November 24, 2014 — Leave a comment


Hello dear friends! I’ll soon be recording an audiobook of my book on dating, so you can take me around in your car or iPod or before you sleep. I’ve really been enjoying audiobooks when I’m at the gym lately.  I also recently did a seminar for a college and young adult group coinciding with the dating book here, on my podcast for free.

This will also be out around the same time I’m releasing the e-book on breaking porn addiction, the first week of December!

You can pick up my books in paperback for less than nine bucks each here on Amazon!

Love y’all and be blessed. :)

— J.S.


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Disclaimer: To protect my family and myself, I am not using names and I’m purposefully obscuring certain details. I cannot confirm them privately, either. These are well-known people in Christian circles who I still believe are doing helpful things, despite the terror behind closed doors.  I must be careful here, because 1) they would absolutely crucify me if they saw this post, and 2) they could also deny having ever met me, despite email correspondences and recorded conversations.  But I have to speak up.

I want to tell you about my most horrifying church experience ever, because it began so ordinary and subtle, and I want to protect you from the nightmare I eventually woke up to.

I know there must be so many more terrible experiences at church and mine is not nearly the worst, yet I hope you’ll know that not every horror story about church happens in a cult of backwood druids sacrificing goats to chanting.  It can happen in the most mundane sort of atmosphere with a slowly tightening chokehold, until it’s too late.

Years ago, I befriended the lead pastor of a church ministry that was doing amazing things in the community and we first became friends over the phone. The pastor explained that every church in America was doing it wrong.  This really appealed to my discontent about the church culture, and our phone calls were filled with tons of encouragement and positive affirmation over my “gifts, talent, treasures, insights, and abilities given by God.”  Whenever I spoke bad about my own church, the lead pastor agreed as loudly as possible.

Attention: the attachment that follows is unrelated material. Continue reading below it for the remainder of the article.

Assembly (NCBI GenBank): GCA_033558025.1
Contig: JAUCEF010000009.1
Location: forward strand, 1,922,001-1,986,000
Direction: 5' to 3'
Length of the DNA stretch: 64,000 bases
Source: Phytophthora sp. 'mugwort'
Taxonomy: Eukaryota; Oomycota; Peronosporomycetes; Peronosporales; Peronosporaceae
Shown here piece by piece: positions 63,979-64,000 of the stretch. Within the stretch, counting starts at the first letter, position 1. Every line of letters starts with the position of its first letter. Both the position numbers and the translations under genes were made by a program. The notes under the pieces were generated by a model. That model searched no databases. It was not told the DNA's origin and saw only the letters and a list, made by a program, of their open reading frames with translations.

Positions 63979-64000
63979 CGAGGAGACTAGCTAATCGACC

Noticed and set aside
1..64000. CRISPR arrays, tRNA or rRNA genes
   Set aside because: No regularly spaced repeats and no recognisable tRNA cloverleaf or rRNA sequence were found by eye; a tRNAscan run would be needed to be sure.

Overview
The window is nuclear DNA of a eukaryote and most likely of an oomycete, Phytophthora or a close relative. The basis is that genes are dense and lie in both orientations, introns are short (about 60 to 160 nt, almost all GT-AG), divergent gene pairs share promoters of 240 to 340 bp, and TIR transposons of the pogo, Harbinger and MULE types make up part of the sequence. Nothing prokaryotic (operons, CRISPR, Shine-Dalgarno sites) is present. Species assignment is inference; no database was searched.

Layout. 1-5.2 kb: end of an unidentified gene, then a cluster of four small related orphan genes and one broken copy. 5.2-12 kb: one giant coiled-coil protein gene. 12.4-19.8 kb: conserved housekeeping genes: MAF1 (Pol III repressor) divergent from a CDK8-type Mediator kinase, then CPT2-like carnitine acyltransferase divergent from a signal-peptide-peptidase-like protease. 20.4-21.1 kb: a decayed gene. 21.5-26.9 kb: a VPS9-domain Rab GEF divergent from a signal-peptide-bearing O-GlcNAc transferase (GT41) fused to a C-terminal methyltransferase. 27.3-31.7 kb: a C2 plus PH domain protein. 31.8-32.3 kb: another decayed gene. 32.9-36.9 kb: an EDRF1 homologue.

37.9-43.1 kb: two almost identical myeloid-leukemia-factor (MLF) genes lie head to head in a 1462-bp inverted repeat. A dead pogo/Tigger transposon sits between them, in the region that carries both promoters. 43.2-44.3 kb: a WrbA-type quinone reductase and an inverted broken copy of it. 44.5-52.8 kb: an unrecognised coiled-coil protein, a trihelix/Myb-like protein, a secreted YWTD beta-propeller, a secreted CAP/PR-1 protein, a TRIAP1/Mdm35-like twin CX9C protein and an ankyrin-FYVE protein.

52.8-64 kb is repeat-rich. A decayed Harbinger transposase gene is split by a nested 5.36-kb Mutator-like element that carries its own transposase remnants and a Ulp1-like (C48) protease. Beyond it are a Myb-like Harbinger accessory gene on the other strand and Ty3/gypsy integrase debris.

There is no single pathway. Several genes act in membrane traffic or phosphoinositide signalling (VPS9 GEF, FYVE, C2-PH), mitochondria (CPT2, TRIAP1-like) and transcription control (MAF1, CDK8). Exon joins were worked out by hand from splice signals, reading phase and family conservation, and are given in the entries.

In the first few months, he offered me a position at his ministry, but I was obligated to my current church.  However, I was still able to visit.  I was completely seduced by the way he and his team did ministry.  Their preaching was fun, their services were boisterous, their praise team was incredible, and they knew every single family by name.  They were well-respected by the community and they were funded completely by other churches and individuals from all over the world.  All the while, they were saying, “We do it better than the other guys” and their website sold tons of church curriculum.  I even bought some.

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My mom and dad came to this country separately over thirty years ago and met in New York City, where they were married; my dad came to the U.S. with sixty dollars in his single pair of pants, and my mom couldn’t speak a word of English.  My dad was a Vietnam War Veteran, 2nd Lieutenant in the R.O.K. Army on the side of the U.S., and the only escaped prisoner of war from the Tet Offensive in 1969.  He’s also a licensed veterinarian and a Grand Master of Tae Kwon Do, a ninth degree black belt, the 54th 9th degree in the world.